Office of the Vice President for Global Communications

Tuesday, September 8, 2009

Student engineering team wins Clean Energy Prize

A plan to use algae to simultaneously treat wastewater and produce the raw materials for biofuels won the Clean Energy Prize.

Team Algal Scientific Corp., comprised of business and engineering students from U-M and Michigan State University, earned the top prize of $65,000.

Clean Energy Prize winners Geoff Horst, Jeff LeBrun, Bobby Levine and John Rice devised a business plan that involves using algae to treat wastewater and provide the raw materials for a biofuel. U-M students LeBrun and Rice are in the master of business administration program, while Levine is a chemical engineering doctoral student. Horst is an ecology doctoral student at Michigan State University. (Photo by Scott Soderberg, U-M Photo Services)

The award is sponsored by U-M, DTE Energy, the Masco Corporation Foundation and the Kresge Foundation to encourage entrepreneurship in Michigan and the development of clean energy technology.

“We put a lot of effort in, and we had tough competition,” says team member Bobby Levine, who is a doctoral student in the Department of Chemical Engineering. “I think we still have a lot of work to do, but we’re excited to plan the next phase.”

In Algal Scientific Corp.’s wastewater treatment system, algae would take up nutrients at wastewater treatment plants in a more economical and environmentally friendly way than the current state of the art. This method uses no chemicals. Then, the nutrient-packed algae would be harvested and sent to a plant to be converted directly to biofuels.

“We’re trying to address two major global concerns: clean water and clean energy,” says Geoff Horst, an ecology doctoral student at MSU who developed the technology. “And we can do that with one process.”

The Stephen M. Ross School of Business’ Zell Lurie Institute for Entrepreneurial Studies, College of Engineering’s Center for Entrepreneurship and the Michigan Memorial Phoenix Energy Institute along with student organizations MPowered Entrepreneurship and the Ross Energy Club organized the competition.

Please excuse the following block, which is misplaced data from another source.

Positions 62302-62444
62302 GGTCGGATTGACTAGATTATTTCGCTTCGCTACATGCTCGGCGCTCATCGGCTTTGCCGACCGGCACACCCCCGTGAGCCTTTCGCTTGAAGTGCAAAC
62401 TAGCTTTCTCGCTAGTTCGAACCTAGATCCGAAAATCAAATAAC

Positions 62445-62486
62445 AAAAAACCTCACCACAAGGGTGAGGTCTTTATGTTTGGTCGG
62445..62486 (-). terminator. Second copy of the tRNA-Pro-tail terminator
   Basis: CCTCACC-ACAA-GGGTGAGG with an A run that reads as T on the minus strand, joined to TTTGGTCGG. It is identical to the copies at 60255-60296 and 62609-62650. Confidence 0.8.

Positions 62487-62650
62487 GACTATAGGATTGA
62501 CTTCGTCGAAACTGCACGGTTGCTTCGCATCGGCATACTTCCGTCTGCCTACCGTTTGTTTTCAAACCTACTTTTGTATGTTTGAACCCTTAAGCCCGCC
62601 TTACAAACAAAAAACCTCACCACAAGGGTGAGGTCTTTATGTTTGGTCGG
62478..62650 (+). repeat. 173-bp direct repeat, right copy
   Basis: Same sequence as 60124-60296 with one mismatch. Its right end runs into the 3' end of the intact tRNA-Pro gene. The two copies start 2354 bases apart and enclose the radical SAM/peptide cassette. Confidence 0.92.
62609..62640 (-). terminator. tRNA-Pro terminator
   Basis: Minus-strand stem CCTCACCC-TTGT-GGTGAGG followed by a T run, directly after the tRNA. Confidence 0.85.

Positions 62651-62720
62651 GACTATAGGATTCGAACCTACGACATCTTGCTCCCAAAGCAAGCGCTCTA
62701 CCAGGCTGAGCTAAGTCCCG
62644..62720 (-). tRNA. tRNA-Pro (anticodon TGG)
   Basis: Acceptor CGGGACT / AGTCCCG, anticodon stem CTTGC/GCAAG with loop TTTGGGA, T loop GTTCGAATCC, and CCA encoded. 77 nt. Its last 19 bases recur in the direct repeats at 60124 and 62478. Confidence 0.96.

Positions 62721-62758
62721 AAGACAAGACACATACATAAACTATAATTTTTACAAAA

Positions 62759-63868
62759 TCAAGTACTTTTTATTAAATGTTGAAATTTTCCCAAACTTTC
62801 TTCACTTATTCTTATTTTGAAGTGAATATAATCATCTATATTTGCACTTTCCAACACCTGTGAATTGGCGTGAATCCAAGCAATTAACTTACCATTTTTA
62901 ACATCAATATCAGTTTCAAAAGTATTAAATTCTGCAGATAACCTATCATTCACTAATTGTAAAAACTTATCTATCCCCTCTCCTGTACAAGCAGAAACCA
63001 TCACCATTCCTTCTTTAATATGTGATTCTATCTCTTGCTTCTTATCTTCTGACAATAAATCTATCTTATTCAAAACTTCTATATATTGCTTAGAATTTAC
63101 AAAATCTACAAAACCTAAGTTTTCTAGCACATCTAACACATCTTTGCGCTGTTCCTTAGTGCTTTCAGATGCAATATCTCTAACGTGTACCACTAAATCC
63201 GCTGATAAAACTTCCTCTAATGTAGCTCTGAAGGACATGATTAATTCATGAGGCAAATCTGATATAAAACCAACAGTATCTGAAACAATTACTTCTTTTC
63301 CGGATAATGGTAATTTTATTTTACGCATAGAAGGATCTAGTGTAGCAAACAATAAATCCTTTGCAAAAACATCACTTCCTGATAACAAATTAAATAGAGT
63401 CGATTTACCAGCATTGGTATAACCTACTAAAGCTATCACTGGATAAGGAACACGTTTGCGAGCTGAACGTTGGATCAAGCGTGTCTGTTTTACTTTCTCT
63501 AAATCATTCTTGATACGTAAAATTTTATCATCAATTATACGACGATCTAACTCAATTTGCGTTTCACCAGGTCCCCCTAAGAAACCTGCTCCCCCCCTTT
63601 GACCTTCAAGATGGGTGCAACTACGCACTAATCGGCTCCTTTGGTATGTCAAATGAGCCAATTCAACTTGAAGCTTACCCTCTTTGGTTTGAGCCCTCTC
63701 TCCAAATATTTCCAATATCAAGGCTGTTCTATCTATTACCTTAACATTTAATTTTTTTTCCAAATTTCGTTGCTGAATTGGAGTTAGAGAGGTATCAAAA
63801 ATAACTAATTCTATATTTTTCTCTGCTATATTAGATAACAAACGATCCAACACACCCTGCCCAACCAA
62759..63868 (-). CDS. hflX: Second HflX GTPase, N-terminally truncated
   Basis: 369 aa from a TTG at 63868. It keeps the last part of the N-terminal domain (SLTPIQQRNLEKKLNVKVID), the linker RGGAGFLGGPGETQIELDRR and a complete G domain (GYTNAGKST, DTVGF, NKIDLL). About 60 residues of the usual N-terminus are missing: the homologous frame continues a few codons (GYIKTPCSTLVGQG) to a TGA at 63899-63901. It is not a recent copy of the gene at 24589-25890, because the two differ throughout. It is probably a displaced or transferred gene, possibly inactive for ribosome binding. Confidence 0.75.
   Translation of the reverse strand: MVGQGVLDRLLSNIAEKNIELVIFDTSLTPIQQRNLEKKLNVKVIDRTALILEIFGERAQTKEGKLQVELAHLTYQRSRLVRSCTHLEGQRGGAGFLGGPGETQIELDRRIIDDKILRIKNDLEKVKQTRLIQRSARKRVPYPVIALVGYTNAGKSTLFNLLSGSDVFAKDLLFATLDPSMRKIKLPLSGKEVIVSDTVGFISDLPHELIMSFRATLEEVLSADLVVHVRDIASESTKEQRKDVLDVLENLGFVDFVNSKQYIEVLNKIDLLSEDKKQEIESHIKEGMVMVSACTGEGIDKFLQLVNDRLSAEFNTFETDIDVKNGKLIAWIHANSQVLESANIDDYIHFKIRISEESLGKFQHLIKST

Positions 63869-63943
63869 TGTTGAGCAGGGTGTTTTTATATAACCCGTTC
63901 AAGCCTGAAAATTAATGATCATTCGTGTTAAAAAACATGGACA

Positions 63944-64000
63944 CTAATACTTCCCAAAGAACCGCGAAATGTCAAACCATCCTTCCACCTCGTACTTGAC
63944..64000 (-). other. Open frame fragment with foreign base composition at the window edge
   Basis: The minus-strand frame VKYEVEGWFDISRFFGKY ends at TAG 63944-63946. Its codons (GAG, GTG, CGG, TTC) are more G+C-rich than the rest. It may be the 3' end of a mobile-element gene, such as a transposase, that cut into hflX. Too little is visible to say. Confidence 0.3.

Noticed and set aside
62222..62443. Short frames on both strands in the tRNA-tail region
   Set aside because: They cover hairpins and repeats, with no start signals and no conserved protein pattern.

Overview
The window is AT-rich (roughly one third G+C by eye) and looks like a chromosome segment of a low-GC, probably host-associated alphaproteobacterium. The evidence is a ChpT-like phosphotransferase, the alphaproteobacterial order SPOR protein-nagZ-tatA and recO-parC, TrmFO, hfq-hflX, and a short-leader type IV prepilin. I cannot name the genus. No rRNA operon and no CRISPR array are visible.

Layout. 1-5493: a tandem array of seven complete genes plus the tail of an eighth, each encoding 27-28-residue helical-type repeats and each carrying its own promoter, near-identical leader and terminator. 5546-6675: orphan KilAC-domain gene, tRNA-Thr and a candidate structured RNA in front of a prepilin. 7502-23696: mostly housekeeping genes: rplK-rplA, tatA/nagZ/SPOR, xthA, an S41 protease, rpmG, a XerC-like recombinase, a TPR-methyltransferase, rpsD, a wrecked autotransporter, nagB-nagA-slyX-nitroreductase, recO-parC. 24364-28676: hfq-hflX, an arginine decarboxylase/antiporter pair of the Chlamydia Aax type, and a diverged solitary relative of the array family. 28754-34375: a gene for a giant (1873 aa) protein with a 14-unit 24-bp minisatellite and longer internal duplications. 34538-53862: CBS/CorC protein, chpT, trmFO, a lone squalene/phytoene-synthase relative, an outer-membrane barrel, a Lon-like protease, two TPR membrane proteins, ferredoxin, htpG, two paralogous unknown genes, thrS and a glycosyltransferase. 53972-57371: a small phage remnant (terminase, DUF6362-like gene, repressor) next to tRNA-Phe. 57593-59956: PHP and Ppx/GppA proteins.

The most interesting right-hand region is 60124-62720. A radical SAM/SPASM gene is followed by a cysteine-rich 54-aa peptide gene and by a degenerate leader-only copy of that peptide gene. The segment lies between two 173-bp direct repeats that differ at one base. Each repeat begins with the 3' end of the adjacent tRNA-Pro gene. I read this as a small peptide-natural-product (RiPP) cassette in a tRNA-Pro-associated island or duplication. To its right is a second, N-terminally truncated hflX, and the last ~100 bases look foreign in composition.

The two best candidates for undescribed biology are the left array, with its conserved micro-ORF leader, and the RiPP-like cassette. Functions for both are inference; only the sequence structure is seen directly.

“This competition helps to cultivates the entrepreneurial spirit of the next generation,” says Stephen Forrest, vice president for research. “One of the real characteristics of an entrepreneur is that one way or another you get it done. You don’t wait for someone to say yes. You don’t listen to people who say no. If you believe in your ideas, you just go. The young people in this competition are exemplifying that fortitude.”

Forrest, an entrepreneur himself, is the William Gould Dow Collegiate Professor of Electrical Engineering and a professor in the Department of Physics and Department of Materials Science and Engineering.

Other members of the Algal Scientific team are U-M master of business administration students Jeff LeBrun and John Rice.

Twenty-three teams competed. On Friday, the finalists presented business plans and investor pitches to a panel of judges.

Second place and $21,000 went to team Husk for its proposal to use rice husk ash to make insulation for refrigerators that’s at least six times more efficient than dominant technology. Third place and $3,400 went to Ikanos Power for its proposal to produce fuel-flexible power generators for use first in military tanks and tractor-trailers. The SITumbra team, which proposed a rigid solar shading window system configured to respond to seasonal variations with optimal energy efficiency, won fourth place and $3,400.